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The global injectable drug market sees an ever-increasing adoption of high-value biologic drug products. More than half of today’s 20 top selling injectables are biologics, and many of them are delivered in a prefilled syringe. Even though glass syringes are predominantly used for primary containment of parenterals, the (bio)pharmaceutical industry continues to cope with certain limitations associated with glass prefilled systems.
Greater scrutiny is paid to the interaction between the drug and its container closure system. Drug stability over the shelf life, particulate burden, the prevention of breakage and ease of delivery are some important factors to consider. In addition, regulatory agencies and pharmaceutical companies have increased quality expectations in an effort to enhance patient safety.
High-quality cyclic olefin polymers (COP) such as the Daikyo Crystal Zenith® syringe systems, are designed to overcome challenges of glass syringes and to add value to sensitive biologics. This includes the absence of silicone oil in Daikyo Crystal Zenith syringes, which results in decreased interaction with the drug product and enhanced cleanliness. Through break resistance, superior functional performance, highly reduced extractables and leachables, and the availability of many sterile formats, polymer syringes present attractive benefits that are gaining increased attention from manufacturers seeking new answers to growing drug delivery and administration challenges.
Crystal Zenith® is a registered trademark of Daikyo Seiko, Ltd. Daikyo Crystal Zenith® technology is licensed from Daikyo Seiko, Ltd.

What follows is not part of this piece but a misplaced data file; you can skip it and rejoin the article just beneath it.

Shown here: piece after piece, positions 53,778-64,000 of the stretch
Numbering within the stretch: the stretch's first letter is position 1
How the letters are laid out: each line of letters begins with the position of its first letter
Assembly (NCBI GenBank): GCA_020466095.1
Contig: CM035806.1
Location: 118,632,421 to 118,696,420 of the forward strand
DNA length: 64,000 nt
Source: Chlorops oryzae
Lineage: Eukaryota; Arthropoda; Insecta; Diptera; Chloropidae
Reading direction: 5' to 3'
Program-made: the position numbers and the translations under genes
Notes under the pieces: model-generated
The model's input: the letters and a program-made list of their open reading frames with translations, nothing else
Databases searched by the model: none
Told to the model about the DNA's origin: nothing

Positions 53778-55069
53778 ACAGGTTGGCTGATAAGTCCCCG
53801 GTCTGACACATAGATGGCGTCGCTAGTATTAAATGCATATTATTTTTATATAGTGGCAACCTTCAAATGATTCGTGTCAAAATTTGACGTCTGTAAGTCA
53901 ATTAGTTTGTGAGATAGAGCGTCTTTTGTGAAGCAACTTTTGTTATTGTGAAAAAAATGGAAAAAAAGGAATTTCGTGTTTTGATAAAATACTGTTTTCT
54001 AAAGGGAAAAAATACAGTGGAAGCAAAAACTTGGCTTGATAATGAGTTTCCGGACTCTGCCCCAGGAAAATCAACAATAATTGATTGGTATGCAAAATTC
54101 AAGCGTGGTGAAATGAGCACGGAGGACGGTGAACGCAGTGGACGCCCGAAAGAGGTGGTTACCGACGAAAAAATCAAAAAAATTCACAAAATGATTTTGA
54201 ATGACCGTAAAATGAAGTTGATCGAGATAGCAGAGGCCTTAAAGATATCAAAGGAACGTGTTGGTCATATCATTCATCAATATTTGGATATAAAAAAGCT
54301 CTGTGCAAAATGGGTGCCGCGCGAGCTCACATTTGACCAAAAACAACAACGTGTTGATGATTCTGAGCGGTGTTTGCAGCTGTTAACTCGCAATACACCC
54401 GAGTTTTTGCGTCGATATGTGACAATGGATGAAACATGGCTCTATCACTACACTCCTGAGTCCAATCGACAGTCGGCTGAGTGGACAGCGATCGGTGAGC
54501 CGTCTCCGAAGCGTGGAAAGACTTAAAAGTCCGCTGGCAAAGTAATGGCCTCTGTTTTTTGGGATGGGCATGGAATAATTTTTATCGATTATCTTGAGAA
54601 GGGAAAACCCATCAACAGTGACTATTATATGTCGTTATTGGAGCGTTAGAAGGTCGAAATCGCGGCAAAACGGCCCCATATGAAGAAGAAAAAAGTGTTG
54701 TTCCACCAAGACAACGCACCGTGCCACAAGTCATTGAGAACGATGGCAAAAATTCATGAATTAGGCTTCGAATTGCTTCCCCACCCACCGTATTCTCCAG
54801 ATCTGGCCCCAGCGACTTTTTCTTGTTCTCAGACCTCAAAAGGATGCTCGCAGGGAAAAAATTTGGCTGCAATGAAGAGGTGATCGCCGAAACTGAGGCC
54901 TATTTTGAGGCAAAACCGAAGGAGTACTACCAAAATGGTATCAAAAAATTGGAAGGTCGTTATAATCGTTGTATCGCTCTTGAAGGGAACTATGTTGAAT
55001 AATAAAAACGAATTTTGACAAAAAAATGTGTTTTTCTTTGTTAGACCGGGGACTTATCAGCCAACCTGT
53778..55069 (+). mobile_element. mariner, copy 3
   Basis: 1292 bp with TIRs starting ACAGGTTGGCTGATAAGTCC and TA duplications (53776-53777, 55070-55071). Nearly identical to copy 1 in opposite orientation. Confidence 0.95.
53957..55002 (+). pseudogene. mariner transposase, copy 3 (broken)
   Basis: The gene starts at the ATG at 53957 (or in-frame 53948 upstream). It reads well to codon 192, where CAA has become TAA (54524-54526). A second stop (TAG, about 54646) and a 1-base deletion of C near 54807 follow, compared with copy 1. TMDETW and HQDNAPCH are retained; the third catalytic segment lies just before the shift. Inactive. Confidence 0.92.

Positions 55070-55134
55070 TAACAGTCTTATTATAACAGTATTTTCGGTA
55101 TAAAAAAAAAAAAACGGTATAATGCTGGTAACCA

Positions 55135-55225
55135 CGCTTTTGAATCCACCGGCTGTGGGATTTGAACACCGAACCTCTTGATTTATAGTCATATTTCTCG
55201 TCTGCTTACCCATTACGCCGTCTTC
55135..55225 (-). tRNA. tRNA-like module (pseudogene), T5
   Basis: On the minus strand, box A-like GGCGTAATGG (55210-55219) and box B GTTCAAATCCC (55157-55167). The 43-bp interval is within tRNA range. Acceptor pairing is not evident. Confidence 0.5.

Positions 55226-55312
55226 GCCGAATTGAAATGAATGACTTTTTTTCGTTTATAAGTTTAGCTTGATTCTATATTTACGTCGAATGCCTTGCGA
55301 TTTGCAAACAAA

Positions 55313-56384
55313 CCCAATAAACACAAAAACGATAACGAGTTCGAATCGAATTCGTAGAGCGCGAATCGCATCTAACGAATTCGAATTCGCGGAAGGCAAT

Take an in-depth look at the science behind containment & delivery of injectable medicines in the West Knowledge Center.
Even though glass syringes are predominantly used for primary containment of parenterals, the (bio)pharmaceutical industry continues to cope with certain limitations associated with glass containment systems. This is especially true when the drug is administered via prefilled drug-delivery systems such as auto-injectors or pens where glass cracks and breakage can be a serious risk for patients.
In an effort to treat more complex diseases, the injectables market has seen high-value molecules dominate clinical pipelines. As modern molecules continue to gain market share, it is becoming the norm for drug manufacturers to plan containment system compatibility earlier in their drug development process due to the sensitivities of their complex molecules. With packaging systems becoming an integral part of the drug development and research process, a challenge drug manufacturers face is the plentitude of choice.
Polymeric container systems are not new to the pharmaceutical industry, and their benefits in terms of break resistance, cosmetic quality and dimensional precision have been recognized by many companies around the world who have chosen to use a polymer vial or syringe.
Exposure to light is a concern with numerous medications due to the potential for photodegradation or other chemical reactions during manufacturing, storage, and administration<sup>(1)</sup>. This may result in potency loss, altered efficacy and adverse biological effects. The sensitivity of a drug to a distinct spectral region of light may vary with its chemical structure, photoreactivity, and nature of the dosage form. The photochemical behavior of a drug provides guidance for handling, packaging, and labeling of drug products. The use of the appropriate containers and packaging material can protect the products from the deleterious effects of light.
In a previous <a href="/zh-cn/blog/2012/may/lifecycle-planning"><span style="text-decoration: underline;">post</span></a>, my colleague Fran DeGrazio discussed lifecycle planning and the use of a single material for packaging components from development through commercialization. There has been a great deal of innovation around drug container materials. Although glass has been the traditional material of choice for drug containment, it has significant limitations including breakage, glass particulate, visual quality and functional performance.